FOOD SAFETY RELATED TO PORK CONSUMPTION: A RAPID INTEGRATED
ASSESSMENT IN HUNG YEN AND NGHE AN, VIETNAM
Nguyen Viet Hung1,...
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Food safety related to pork consumption: A rapid integrated assessment in Hung Yen and Nghe An, Vietnam

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Poster prepared by Hung Nguyen-Viet, Nguyen Tien Thanh, Luu Quoc Toan, Dang Xuan Sinh, Pham Duc Phuc and Delia Grace for the 6th Asian Pig Veterinary Society Congress, Ho Chi Minh City, Vietnam, 23-25 September 2013.

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Food safety related to pork consumption: A rapid integrated assessment in Hung Yen and Nghe An, Vietnam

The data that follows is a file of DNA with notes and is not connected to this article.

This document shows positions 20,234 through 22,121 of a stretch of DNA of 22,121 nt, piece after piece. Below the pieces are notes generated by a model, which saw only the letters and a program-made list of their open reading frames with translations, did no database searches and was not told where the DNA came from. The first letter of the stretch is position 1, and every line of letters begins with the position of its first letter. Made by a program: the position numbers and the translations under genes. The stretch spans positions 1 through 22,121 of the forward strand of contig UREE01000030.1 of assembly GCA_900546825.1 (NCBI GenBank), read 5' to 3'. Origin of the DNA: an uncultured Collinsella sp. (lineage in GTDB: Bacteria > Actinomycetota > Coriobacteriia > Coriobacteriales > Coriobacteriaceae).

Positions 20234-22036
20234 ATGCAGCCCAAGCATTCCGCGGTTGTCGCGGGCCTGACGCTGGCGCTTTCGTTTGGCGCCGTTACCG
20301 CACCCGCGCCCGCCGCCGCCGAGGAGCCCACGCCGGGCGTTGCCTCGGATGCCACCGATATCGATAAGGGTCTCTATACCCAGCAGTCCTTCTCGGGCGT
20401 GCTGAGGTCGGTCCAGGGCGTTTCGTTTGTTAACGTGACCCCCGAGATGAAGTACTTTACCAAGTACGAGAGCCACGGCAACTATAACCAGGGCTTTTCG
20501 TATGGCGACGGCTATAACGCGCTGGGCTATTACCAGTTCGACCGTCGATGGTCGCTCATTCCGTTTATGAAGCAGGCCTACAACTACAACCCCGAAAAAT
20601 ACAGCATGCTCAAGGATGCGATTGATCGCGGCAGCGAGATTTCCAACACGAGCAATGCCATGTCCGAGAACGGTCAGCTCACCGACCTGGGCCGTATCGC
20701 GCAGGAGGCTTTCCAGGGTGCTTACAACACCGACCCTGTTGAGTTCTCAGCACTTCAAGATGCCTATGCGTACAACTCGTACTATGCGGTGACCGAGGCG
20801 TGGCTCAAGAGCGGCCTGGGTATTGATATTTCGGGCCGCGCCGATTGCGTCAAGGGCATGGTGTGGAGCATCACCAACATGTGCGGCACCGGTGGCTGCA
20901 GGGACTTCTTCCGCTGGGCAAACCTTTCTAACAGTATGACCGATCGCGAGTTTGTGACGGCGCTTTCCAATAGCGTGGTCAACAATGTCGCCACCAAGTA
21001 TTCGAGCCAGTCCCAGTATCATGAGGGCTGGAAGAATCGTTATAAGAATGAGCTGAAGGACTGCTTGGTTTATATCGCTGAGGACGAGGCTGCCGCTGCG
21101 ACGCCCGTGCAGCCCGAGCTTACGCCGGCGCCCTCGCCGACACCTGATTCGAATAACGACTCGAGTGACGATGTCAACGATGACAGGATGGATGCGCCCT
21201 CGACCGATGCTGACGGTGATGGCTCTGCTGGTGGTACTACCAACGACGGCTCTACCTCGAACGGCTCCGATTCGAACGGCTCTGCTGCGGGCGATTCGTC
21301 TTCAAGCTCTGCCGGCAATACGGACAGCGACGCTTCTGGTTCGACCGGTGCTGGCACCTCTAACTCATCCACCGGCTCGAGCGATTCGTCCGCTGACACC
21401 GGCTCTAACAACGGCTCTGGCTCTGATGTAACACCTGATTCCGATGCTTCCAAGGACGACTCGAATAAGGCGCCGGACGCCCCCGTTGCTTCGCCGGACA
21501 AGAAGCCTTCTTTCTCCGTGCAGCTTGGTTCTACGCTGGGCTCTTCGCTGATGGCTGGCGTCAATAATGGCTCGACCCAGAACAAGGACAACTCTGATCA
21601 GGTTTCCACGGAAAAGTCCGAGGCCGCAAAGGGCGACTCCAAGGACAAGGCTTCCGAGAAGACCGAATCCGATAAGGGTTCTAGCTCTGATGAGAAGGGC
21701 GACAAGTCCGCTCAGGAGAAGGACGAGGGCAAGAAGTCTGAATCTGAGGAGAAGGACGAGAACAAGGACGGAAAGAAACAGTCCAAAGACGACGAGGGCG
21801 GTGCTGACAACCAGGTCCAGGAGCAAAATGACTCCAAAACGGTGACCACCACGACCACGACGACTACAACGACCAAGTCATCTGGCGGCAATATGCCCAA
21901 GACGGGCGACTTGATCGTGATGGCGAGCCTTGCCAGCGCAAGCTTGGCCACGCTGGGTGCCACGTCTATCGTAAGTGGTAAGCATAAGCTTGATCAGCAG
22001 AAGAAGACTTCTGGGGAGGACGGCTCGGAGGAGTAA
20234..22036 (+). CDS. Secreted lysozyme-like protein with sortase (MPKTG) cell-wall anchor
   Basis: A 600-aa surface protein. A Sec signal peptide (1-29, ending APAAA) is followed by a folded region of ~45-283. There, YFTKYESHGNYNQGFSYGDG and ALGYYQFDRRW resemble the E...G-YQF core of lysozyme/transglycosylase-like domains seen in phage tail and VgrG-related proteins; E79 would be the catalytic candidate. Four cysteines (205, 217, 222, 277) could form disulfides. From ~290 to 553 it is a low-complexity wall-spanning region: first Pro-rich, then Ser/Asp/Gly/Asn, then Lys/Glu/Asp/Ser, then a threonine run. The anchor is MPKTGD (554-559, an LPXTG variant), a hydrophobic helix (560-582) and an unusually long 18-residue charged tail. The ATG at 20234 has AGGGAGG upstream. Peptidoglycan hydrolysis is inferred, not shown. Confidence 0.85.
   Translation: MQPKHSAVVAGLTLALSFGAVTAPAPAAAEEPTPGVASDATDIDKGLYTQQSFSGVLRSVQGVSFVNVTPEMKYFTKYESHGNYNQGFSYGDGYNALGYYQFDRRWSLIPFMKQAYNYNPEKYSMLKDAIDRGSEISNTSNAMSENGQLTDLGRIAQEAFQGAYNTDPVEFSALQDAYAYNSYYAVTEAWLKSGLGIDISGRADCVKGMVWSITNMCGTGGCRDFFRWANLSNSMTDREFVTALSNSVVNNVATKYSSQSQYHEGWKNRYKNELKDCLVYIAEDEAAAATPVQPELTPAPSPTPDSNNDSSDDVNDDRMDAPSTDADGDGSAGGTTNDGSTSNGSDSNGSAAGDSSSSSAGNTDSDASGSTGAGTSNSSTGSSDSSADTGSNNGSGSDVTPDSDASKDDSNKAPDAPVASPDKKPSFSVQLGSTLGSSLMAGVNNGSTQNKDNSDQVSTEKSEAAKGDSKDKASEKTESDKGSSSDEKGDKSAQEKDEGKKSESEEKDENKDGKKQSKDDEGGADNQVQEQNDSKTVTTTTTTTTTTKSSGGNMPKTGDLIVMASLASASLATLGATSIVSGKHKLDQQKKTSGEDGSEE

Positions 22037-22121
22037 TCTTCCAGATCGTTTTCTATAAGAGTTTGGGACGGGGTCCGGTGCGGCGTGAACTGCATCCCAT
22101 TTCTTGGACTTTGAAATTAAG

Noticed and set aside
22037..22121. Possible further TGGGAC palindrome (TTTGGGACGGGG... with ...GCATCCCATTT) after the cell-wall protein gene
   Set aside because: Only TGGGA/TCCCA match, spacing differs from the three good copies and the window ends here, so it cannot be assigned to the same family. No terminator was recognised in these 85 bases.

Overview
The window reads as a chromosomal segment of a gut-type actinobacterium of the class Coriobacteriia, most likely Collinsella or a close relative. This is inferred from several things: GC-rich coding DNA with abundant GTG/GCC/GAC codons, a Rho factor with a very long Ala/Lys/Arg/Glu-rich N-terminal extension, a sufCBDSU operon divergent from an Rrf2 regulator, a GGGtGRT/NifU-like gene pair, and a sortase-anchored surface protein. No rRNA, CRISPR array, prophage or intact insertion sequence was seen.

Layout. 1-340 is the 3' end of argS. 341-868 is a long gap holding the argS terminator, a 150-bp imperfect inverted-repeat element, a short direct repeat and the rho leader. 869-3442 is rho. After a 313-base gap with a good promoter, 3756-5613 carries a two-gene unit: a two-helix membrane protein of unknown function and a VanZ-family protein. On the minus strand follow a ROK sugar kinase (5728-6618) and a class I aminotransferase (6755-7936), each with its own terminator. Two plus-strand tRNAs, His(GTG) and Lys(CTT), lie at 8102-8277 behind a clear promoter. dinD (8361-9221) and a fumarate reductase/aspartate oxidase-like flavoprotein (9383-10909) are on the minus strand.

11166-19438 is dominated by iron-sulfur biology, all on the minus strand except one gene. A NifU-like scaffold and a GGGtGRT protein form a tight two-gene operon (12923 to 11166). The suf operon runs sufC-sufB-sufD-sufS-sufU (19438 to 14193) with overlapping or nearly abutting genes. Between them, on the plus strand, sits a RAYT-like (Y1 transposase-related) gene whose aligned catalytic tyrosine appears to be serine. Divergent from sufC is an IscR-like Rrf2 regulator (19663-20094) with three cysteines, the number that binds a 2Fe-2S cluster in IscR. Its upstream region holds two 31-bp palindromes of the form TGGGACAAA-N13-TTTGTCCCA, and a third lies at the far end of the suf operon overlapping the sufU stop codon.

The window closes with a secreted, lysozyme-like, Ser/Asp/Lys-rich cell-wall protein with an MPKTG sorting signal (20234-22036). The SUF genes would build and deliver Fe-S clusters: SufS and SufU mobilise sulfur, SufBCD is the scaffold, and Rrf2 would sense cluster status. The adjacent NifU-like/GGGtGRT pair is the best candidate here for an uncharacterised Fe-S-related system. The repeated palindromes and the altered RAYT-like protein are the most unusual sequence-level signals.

1. 1. FOOD SAFETY RELATED TO PORK CONSUMPTION: A RAPID INTEGRATED ASSESSMENT IN HUNG YEN AND NGHE AN, VIETNAM Nguyen Viet Hung1,2, Nguyen Tien Thanh1, Luu Quoc Toan1, Dang Xuan Sinh1, Pham Duc Phuc1, and Delia Grace2 1Center for Public Health and Ecosystem Research (CENPHER), Hanoi School of Public Health, Hanoi, Vietnam, hung.nguyen@unibas.ch Livestock Research Institute (ILRI), Hanoi, Vietnam and Nairobi, Kenya 2International Meat quality Introduction In Vietnam, pork makes up 75% of meat consumed, with its production delivering substantial benefits to the smallholders who supply 84% of the market. However, pork contains high levels of pathogens, an issue of growing concern among the public, and policy makers alike. To respond to these concerns, we developed a rapid integrated assessment tool with partners to assess food safety and zoonosis related to pork value chain and tested it in different countries. This study presents the results of this rapid assessment of food safety and zoonosis from a consumer perspective and with analysis of biological samples. 2.E+06 Hung Yen 1.E+06 Nghe An 5.E+05 * 0.E+00 TBC (CFU/g) Materials and Methods Study sites in Hung Yen and Nghe An province * Hung Yen: Population: 1.1 million Coliforms (MPN/g) Fig 1. Microbial quality of swap and meat samples in Hung Yen and Nghe An. (*): significant difference (T test, P=0.006) Literacy: 95.8% ; Below poverty: 7.1 (2008) HDI rank: 24; GDP per capita: $1,986 * Nghe An: 3 million people Literacy: 94%; Below poverty: 24.9 (2008) HDI rank: 39; GDP per capita: $1,692 8 7 pH 1h 6h 4h 6 Hung Yen 5 Data collection process Nghe An 4 Hung Yen and Nghe An provinces 3 2 1 Information collection Sample collection Focus Group Discussions (FGD) 50 porks at slaughterhouses 30 carcass 50 porks at swabs markets 0 Fig 2. pH variation by time of pork samples. No significant difference between two provinces in pH measurement was observed (T test, P > 0.05). % Regular pork consumers (18 FGDs*7 people) Pregnant women or mothers of young children (18 FGDs*7 people) WHC (drip loss) 7 TBC and coliforms pH 6 ISO:4833 2003 and ISO: 4831-2006 Data analysis Results FGD Fig 3. WHC variation of pork samples after 48h. No significant difference between two provinces in WHC was observed (T test, P > 0.05). 5 4 3 2 1 0 Hung Yen • Pork is the main meat eaten daily, representing 50-60% of total animal source food consumption. Meat was bough mainly from the informal market and quickly prepared, cooked and consumed. People had high trust in pork safety and quality and rarely attributed health issues to pork consumption. • Raw pork is rarely eaten except for fermented pork (nem chua). • Main concerns: growth promoters, pork refresher (chemicals used to make not fresh pork appear fresh) as well as diseased pork. • Little knowledge of zoonosis diseases. • Pork portions perceived as rich in nutrients were used young children and special care was given to their preparation, such as cooking well or making into soup. Nghe An Conclusion and discussion • TBC and pH of pork were within the allowable range of standards of Vietnam whereas coliforms concentration was exceeded (TCVN 7046: 2002, TBC ≤ 106 CFU/g and coliforms ≤ 102 MPN/g). • Hung Yen slaughterhouses and markets seemed to have better hygienic conditions than Nghe An. • Meat is a main animal food source in Vietnam and women are responsible for buying and preparing pork. • While the trust in pork quality was high, microbial and physiochemical analyses suggest further studies to address consumers’ concern on chemical contamination. Center for Public Health and Ecosystem Research (CENPHER), Hanoi School of Public Health 138 Giang Vo, Ba Dinh, Hanoi, Vietnam, T: (+84) 4.62733162, F: (+84) 4.62733172 E: cenpher@hsph.edu.com; W: http://cenpher.hsph.edu.vn

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